Daily US Times, California: The wine price is expected to drop to its lowest levels in five years, thanks to the oversupply of California grapes. Experts predict US wine consumers will enjoy the “best wine retail values in 20 years.”
The decreased demand for wine contributed to wine price drop as well and the cheaper price may last up to three years.
Too many grapes
California grapes have the main impact on the US wine industry. In 2016, vineyards in Northern California began planting thousands of acres of new vines with more efficient harvesting method. This results in more bountiful harvests of grapes.
Having more grapes to make wine sounds good, but if there is not enough demand for the extended production, the surplus grames go to waste. The surplus grapes could make it to the secondary market, where they’re used for brandy or as grape concentrate. But that secondary market doesn’t typically provide sustainable returns for growers.
“The main cause of oversupply today is the culmination of a few years of slowing wine shipment growth, with an ample 2018 wine grape crop as an exclamation point,” said Jeff Bitter, president of Allied Grape Growers. He said the wine shipment had grown until 2015, for two decades, almost predictably. So the slowdown in growth has caught the industry by surprise.
“Since it takes up to five years to bring wine to market from the initial planning stages of planting a vineyard, it makes hitting future demand very complicated. In this case, we overshot demand,” he added.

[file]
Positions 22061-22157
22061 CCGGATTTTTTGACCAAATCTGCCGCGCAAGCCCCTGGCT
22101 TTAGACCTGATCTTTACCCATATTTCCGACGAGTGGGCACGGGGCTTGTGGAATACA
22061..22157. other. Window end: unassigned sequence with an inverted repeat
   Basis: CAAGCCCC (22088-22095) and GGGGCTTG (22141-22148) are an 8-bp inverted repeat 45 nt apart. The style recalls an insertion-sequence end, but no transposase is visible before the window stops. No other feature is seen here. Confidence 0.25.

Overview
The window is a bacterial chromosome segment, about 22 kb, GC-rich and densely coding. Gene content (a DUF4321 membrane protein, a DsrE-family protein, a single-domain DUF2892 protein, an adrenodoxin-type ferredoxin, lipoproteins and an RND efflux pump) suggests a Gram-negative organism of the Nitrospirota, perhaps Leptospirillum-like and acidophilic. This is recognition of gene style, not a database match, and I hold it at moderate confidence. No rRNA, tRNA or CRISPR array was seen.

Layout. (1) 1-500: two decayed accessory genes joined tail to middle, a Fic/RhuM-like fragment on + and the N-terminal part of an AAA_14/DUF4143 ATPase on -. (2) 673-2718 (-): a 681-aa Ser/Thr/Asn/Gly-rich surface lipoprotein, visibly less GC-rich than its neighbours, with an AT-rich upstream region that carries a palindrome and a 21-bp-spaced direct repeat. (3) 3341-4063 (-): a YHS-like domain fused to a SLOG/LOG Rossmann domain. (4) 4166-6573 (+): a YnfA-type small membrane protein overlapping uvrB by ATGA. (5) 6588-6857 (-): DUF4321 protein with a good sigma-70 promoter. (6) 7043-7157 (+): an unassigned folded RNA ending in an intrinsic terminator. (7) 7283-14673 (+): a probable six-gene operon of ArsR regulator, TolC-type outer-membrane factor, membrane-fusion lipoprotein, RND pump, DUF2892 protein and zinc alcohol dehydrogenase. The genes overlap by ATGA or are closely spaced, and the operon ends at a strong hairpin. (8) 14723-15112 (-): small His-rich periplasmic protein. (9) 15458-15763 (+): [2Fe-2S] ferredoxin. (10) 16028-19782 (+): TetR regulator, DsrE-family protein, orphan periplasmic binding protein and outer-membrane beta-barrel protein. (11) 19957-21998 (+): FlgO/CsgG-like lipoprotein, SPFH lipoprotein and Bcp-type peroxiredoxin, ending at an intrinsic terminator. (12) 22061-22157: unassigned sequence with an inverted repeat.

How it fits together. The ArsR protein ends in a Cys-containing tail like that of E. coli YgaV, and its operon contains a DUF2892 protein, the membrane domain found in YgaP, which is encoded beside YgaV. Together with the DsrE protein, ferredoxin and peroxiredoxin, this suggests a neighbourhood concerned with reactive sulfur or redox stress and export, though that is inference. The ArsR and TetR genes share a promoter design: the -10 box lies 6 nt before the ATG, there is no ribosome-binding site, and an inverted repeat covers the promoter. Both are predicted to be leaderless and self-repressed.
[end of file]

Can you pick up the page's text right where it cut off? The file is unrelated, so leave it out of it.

To make a balance in the market again, California farmers will need to cut down their grapes production.
”With flattening consumer demand for wine, unless vineyard acres are removed, balance will be difficult to find”, said Rob McMillan, founder of Silicon Valley Bank’s Wine Division and author of the annual State of the Wine Industry report, ”Balance will first be found in Napa, followed by other premium regions in California. It will take at least 2-3 years for grape pricing to stabilize.”
Wine demands are decreasing
For the first time in 25 years, wine consumption in the US has dropped. The main reason behind it is Americans turning to liquor and ready-to-drink cocktails, according to industry group IWSR.
McMillan said people related to wine industry should be concerned about this situation. “We aren’t engaging with the millennial consumer, and boomers who have driven wine sales for the last 30 years won’t live forever,” he said.
He believes that the millennial population has not yet embraced wine, though that would the wine industry’s largest growth opportunity. But he thinks that improved value on wine could lead to millennials becoming “more consistent wine buyers.”
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